Gunjan Saxena-The Kargil Girl
Cast: Janhvi Kapoor, Pankaj Tripathi, Angad Bedi
Director: Sharan Sharma
Early on in Gunjan Saxena: The Kargil Girl, our protagonist, at age 9, gets a taste of what is to come when she shares with her brother that she wants to be a pilot. “Girls don’t become pilots,” he says, mocking her dream, then offers that she could be an airhostess though.
At the age of 24, Gunjan Saxena became India’s first female Air Force officer to fly in a combat zone during the 1999 Kargil War, taking part in risky operations to evacuate hundreds of soldiers. There is no way to fully grasp the significance of that achievement without being reminded that at the time the Air Force was the exclusive bastion of men – there weren’t even separate toilets or a changing room for women. Gunjan’s inspiring story, which is one of battling patriarchy, finding inner strength, and understanding the meaning of patriotism, is treated with respect and admirable restraint in this film from first-time director Sharan Sharma.
Janhvi Kapoor plays Gunjan with the fragility and vulnerability you’d expect of a young girl who has a dream but is completely unprepared for what it entails. Almost as soon as she utters the words that she wants to fly, she is made aware of every reason why she shouldn’t…or can’t. It isn’t the system alone that makes it hard for her; her brother (Angad Bedi) thinks it’s an unsafe career choice, even her mother is vociferously disapproving.
Gunjan’s constant ally is her ex-Army man father Anup (Pankaj Tripathi) who tries to find the way around a problem every time her dream hits a roadblock. Their bond is the film’s strongest track. Pankaj plays Anup as inherently fair and wise; he imbues him with decency and kindness. Anup has a gentle but persuasive manner, and Pankaj plays him with such understated flair you have a smile each time he’s on screen. In one of the film’s best scenes when a defeated Gunjan considers abandoning her dream and ‘settling down’, he points out that in doing so she’d be doing exactly what the world expects of girls. He delivers the film’s feminist message when he says the shackles put upon women are a cage that must be broken.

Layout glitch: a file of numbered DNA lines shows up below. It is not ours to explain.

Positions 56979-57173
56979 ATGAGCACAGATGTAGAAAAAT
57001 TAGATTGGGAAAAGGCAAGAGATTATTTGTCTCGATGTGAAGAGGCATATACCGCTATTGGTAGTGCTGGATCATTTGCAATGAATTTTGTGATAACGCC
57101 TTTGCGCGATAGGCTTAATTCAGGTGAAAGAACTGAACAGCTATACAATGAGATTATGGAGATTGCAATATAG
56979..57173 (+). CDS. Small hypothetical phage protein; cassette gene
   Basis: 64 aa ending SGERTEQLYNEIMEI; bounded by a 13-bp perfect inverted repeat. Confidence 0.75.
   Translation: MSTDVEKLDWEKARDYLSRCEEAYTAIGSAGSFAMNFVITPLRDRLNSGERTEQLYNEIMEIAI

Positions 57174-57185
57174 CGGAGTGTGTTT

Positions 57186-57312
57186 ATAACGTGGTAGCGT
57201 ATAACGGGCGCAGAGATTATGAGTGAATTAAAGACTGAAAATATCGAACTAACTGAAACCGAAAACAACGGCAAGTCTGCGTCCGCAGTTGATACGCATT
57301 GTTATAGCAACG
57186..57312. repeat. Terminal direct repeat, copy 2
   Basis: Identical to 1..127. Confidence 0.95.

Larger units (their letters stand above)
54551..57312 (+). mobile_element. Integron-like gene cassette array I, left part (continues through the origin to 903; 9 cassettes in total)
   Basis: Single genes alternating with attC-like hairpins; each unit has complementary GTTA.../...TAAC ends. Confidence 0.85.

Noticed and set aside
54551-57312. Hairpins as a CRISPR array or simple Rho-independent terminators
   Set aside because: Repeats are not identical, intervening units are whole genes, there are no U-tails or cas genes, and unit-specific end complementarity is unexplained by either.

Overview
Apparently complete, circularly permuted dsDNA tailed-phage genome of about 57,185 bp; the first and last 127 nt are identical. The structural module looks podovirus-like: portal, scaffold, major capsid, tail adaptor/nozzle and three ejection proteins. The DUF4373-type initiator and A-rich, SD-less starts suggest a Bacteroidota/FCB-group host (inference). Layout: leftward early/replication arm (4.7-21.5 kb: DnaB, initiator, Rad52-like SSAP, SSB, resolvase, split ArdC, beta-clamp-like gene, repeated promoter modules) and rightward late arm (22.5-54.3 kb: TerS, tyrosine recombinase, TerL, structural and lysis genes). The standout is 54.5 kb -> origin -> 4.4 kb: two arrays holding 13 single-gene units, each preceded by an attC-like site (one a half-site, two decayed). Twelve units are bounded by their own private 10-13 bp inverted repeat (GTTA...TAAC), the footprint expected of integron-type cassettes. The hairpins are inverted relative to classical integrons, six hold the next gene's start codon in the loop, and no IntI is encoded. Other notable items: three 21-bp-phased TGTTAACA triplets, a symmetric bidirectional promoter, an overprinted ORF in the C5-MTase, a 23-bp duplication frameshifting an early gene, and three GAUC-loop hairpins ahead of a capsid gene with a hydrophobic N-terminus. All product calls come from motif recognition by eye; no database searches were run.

The scenes at the IAF base where Gunjan experiences casual sexism, full-blown discrimination, and bullying are indicative of just how deep-set the patriarchy problem is. Vineet Kumar Singh is in good form as the chauvinistic Flight Commander who, in pointing out that she is physically weaker than her male counterparts, declares that their responsibility is to protect the country, not to create equal opportunities. As a stern but fair Commanding Officer who puts Gunjan through her paces Manav Vij makes his moments count.
Sharan and his co-writer Nikhil Mehrotra eschew the sort of chest-thumping jingoism that is inevitably written into our patriotic films. In an excellent scene Gunjan tells her father that the Air Force needs cadets who are patriots, but she just wants to fly planes. Does that make her a traitor? It is the thoughtful response she receives – I won’t spoil it for you – that could well be construed as the mantra for this film too.
In a clever screenplay decision, the writers decide not to make the film about the war. This is a film about a woman who shattered the glass ceiling, and they choose to focus on the human story. The film’s final act, in which Gunjan carries out her first mission, is competently staged with sweeping chopper shots and aerial views of the compromised terrain. But the ‘action’ is limited to understanding the choices she made and the risks she took in the name of duty.
Janhvi Kapoor, in only her third screen role, puts her rawness to good use, making it a part of the character. Gunjan Saxena was no hero when she went into the Air Force or into Kargil. She was a young girl filled with self-doubt, driven only by her passion. The writers never give her lofty, self-aggrandizing lines, and the film is better for it.
In the end, Gunjan Saxena: The Kargil Girl is a simple, straightforward film powered by impressive performances from Janhvi Kapoor and Pankaj Tripathi. Its real victory is in telling a hugely inspiring story of chasing one’s dream and overcoming all odds, without fuss or flash. There were moments in the film I had a lump the size of a golf ball in my throat. I recommend that you make the time for it.